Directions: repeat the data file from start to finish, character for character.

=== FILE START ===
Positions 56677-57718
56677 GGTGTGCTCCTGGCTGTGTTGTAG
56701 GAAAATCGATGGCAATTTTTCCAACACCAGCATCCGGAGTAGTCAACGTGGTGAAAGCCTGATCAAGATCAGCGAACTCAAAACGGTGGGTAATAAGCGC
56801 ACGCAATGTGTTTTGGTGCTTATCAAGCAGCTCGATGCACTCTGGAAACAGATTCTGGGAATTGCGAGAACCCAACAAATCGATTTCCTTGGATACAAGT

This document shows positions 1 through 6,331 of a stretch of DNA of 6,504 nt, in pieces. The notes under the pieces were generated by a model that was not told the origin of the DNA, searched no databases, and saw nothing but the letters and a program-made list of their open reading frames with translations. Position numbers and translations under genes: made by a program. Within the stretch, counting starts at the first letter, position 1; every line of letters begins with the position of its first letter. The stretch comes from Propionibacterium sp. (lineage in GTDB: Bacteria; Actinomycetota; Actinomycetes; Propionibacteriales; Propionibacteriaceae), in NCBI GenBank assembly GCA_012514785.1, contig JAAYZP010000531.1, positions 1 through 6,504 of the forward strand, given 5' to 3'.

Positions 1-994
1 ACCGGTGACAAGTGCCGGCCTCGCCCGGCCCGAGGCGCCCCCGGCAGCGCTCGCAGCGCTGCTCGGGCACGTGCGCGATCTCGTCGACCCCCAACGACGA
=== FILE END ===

Positions 56677-57718
56677 GGTGTGCTCCTGGCTGTGTTGTAG
56701 GAAAATCGATGGCAATTTTTCCAACACCAGCATCCGGAGTAGTCAACGTGGTGAAAGCCTGATCAAGATCAGCGAACTCAAAACGGTGGGTAATAAGCGC
56801 ACGCAATGTGTTTTGGTGCTTATCAAGCAGCTCGATGCACTCTGGAAACAGATTCTGGGAATTGCGAGAACCCAACAAATCGATTTCCTTGGATACAAGT

This document shows positions 1 through 6,331 of a stretch of DNA of 6,504 nt, in pieces. The notes under the pieces were generated by a model that was not told the origin of the DNA, searched no databases, and saw nothing but the letters and a program-made list of their open reading frames with translations. Position numbers and translations under genes: made by a program. Within the stretch, counting starts at the first letter, position 1; every line of letters begins with the position of its first letter. The stretch comes from Propionibacterium sp. (lineage in GTDB: Bacteria; Actinomycetota; Actinomycetes; Propionibacteriales; Propionibacteriaceae), in NCBI GenBank assembly GCA_012514785.1, contig JAAYZP010000531.1, positions 1 through 6,504 of the forward strand, given 5' to 3'.

Positions 1-994
1 ACCGGTGACAAGTGCCGGCCTCGCCCGGCCCGAGGCGCCCCCGGCAGCGCTCGCAGCGCTGCTCGGGCACGTGCGCGATCTCGTCGACCCCCAACGACGA